|Marco Foronda |||Apr 24, 2015 08:48 AM EDT|
(Photo : Reuters ) World Bank President Jim Yong Kim says climate change is a "fundamental threat" to development.
Climate change is a "fundamental threat" to development and that global nations should act fast, World Bank leader Jim Yong Kim said at the Nobel Laureates Symposium on Global Sustainability held in Hong Kong on Thursday.
"This is the year when the international community can and must find ways to finance climate change interventions and development," Kim said in a video address at this year's symposium hosted by Asia Society Hong Kong Center and the Potsdam Institute for Climate Impact Research.
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Kim stressed Asia's need to create finance policies that support sustainable development because its mega-cities are vulnerable.
For instance, the Potsdam Institute predicts in its study that Bangkok will experience strong storms and a six-inch rise in sea level by the 2030s, Kim said.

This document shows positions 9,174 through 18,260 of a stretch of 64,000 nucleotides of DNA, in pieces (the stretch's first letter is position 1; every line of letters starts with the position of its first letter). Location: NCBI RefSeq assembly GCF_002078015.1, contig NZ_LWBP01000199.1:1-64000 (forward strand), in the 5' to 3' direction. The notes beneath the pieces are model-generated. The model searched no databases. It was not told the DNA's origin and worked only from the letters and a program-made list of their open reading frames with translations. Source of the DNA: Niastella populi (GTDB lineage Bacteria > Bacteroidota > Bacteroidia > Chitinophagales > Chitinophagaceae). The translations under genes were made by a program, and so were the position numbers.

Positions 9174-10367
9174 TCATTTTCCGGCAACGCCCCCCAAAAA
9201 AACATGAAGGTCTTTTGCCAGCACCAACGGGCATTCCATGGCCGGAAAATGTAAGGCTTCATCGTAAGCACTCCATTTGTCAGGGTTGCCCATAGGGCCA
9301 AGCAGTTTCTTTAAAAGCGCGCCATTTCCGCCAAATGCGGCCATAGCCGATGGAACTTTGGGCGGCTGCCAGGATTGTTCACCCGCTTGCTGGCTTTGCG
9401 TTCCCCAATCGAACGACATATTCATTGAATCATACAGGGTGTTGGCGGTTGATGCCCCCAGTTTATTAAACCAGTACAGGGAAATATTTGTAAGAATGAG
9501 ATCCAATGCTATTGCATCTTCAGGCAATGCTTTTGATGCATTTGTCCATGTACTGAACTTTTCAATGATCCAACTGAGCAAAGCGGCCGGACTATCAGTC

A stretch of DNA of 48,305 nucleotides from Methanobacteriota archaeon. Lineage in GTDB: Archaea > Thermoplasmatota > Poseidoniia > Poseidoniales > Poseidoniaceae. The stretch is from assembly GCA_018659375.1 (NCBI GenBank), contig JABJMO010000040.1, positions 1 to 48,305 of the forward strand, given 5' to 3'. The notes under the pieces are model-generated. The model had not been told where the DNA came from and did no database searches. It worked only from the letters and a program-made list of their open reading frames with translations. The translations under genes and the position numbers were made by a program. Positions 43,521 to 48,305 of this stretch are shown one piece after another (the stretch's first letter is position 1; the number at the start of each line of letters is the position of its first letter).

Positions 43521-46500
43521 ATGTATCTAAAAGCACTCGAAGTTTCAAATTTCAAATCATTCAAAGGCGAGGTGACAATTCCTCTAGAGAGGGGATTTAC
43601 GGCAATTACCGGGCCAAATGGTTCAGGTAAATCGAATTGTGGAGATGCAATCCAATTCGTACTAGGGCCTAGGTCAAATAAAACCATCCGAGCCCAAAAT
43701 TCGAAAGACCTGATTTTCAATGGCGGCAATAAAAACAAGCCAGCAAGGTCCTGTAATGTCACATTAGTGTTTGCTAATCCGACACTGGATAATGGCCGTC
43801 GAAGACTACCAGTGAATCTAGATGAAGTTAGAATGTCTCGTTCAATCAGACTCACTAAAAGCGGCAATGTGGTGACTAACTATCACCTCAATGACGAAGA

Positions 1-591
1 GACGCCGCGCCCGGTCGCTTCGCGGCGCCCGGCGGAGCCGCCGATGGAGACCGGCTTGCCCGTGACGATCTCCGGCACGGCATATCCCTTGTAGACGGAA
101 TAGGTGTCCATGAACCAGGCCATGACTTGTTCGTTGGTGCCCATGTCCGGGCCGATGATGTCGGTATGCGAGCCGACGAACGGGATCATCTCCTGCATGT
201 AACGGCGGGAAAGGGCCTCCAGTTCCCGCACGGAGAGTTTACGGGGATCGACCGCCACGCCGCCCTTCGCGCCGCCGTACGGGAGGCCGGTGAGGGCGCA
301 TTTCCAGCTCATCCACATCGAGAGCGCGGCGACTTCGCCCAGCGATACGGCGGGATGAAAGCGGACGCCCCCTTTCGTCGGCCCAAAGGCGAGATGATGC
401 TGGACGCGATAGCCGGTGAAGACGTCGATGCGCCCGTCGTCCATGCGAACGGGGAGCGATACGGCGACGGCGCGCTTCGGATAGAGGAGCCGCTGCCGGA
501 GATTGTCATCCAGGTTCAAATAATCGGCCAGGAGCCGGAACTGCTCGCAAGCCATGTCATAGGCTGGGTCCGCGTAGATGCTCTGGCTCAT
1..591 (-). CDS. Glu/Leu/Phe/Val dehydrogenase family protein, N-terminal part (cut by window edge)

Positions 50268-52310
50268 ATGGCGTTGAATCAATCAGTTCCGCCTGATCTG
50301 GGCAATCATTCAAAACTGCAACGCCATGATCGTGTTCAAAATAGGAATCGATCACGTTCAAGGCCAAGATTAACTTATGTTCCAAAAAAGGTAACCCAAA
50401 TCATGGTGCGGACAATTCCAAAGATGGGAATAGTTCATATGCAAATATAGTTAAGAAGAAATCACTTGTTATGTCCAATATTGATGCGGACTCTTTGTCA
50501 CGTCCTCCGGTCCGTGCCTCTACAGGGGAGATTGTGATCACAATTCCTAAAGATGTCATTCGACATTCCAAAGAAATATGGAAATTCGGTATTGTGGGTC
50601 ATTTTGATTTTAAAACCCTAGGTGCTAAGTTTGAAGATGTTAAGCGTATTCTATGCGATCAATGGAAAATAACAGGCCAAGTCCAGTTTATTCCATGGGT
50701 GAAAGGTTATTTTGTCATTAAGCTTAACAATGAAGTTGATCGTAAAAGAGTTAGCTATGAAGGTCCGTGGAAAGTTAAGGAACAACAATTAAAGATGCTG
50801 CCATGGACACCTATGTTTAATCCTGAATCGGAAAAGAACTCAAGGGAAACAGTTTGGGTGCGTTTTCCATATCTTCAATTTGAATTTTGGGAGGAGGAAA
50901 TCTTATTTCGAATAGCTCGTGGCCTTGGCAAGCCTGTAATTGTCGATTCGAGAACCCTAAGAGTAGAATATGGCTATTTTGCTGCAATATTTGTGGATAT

The World Bank is currently working with China, now the leading carbon emitter after the United States, in creating policies for sustainable development. It's also working with other Asian governments in identifying pro-environment policies.
Kim recommends building "smart cities" that are highly energy-efficient in addition to using alternative energy and investing in rapid transit systems.
He issued the same message to a conference in Washington, D.C. in December. In the address, he linked poverty to the negative effects of climate change and urged nations to stop funding projects that use fossil fuels.
Other leaders and experts chimed in to campaign for awareness on the issue.
Ryoji Noyori, Nobel Prize winner for Chemistry, said Japan's many coastal cities are susceptible to great floods and other disasters as a result of its government doing little about the issue.
The Potsdam Institute's Peter Doherty urged leaders in power to take scientists' firm analysis on climate change effects seriously and prevent climate change from doing further damage on the planet.
In contrast, Hong Kong leader Leung Chun-ying said taking on climate change is "easier said than done."
"But I am pleased to say that we are on track to achieving it," he said at the conference's opening remarks.
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